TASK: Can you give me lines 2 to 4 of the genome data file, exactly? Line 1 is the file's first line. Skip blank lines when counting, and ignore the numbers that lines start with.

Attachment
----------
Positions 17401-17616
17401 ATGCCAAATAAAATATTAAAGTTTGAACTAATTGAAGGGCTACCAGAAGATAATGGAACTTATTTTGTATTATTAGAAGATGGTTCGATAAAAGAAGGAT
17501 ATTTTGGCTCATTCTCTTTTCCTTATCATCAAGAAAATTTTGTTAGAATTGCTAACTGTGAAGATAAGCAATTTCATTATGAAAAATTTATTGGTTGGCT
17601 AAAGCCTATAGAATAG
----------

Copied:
17401 ATGCCAAATAAAATATTAAAGTTTGAACTAATTGAAGGGCTACCAGAAGATAATGGAACTTATTTTGTATTATTAGAAGATGGTTCGATAAAAGAAGGAT
17501 ATTTTGGCTCATTCTCTTTTCCTTATCATCAAGAAAATTTTGTTAGAATTGCTAACTGTGAAGATAAGCAATTTCATTATGAAAAATTTATTGGTTGGCT
17601 AAAGCCTATAGAATAG